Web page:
Friday, September 23, 2005

Where's The Money?

"People quote things out of context all the time, but we tried to make it clear what it was." -- Bruce Deal, managing partner of the Analysis Group, the Menlo Park firm that produced a report that touted the largess that Prop. 71 would provide for California.

Reporter Malcolm Maclachlan quoted Deal in a piece in Capitol Weekly headlined "Stem Cell's Shell Game. It was the first interview that we have seen with Deal, whose report has come under criticism, particularly in light of the California Council on Science and Technology's admonition that California should not expect big returns from the California stem cell agency any time soon.

One might suspect some of the critics of a bit of dissembling. Most of them are not so naïve as to expect that studies generated on behalf of political campaigns are paragons of balance and objectivity. It is, and was, hardly realistic to expect campaign supporters to put out a report on Prop. 71 that was less than approving.

The report in question was produced by Laurence Baker, an associate professor of the Stanford University School of Medicine, and Deal, managing partner of the Analysis Group.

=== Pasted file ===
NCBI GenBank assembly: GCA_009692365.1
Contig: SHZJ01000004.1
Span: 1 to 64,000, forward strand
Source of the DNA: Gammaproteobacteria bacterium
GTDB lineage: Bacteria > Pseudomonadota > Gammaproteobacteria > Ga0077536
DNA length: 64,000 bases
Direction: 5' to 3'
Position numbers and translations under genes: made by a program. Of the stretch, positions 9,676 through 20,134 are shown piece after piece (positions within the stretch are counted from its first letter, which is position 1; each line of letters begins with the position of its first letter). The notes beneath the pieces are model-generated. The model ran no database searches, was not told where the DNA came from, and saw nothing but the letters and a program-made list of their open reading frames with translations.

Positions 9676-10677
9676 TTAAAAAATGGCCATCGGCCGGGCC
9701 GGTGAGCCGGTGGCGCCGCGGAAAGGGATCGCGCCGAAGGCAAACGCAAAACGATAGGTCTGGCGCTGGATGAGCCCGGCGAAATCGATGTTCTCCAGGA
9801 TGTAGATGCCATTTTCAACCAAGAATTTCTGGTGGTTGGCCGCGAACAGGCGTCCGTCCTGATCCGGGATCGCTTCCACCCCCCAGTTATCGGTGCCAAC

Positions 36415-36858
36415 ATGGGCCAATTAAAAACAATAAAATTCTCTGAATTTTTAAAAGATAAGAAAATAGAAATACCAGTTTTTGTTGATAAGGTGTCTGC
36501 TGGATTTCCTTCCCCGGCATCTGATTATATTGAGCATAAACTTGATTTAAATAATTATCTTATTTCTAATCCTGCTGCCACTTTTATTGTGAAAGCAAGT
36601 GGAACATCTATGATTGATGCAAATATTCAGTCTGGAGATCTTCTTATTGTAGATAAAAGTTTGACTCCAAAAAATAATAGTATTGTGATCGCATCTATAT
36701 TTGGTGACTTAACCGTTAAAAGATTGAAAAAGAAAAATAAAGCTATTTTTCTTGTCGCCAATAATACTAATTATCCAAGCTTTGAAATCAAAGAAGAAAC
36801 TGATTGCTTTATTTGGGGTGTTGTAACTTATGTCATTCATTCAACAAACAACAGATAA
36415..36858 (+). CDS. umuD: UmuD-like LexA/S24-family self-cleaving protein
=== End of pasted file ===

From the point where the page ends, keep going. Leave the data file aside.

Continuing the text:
Maclachan wrote, "The figures, Deal said, were based on payouts that some research universities have received for IP (intellectual property) rights. They were calculated on the assumption that, over time, Prop. 71 would pay for both basic research and later-term studies leading to commercially available therapies. 'The idea of the report was to give examples of what could be possible if therapies were successful and the state could secure intellectual property rights,' Deal said. 'People quote things out of context all the time, but we tried to make it clear what it was.' "

The Baker/Deal study is likely to be a subject of continuing interest because of the intellectual property issues involving the the stem cell agency. State Sen. Deborah Ortiz, chair of the Senate Health Committee, has already said she expects more benefits than what the CCST study says is reasonable. The stem cell agency itself scheduled and the cancelled one meeting this month on IP matters. And still out there is Ortiz' proposed constitutional amendment which could make a statewide ballot in nine short months. Her previous legislative efforts at openness within the agency forced it to tighten its rules. The constitutional change could serve as a hammer to convince CIRM to attempt to provide more benefits to the California from taxpayer-financed stem cell research.

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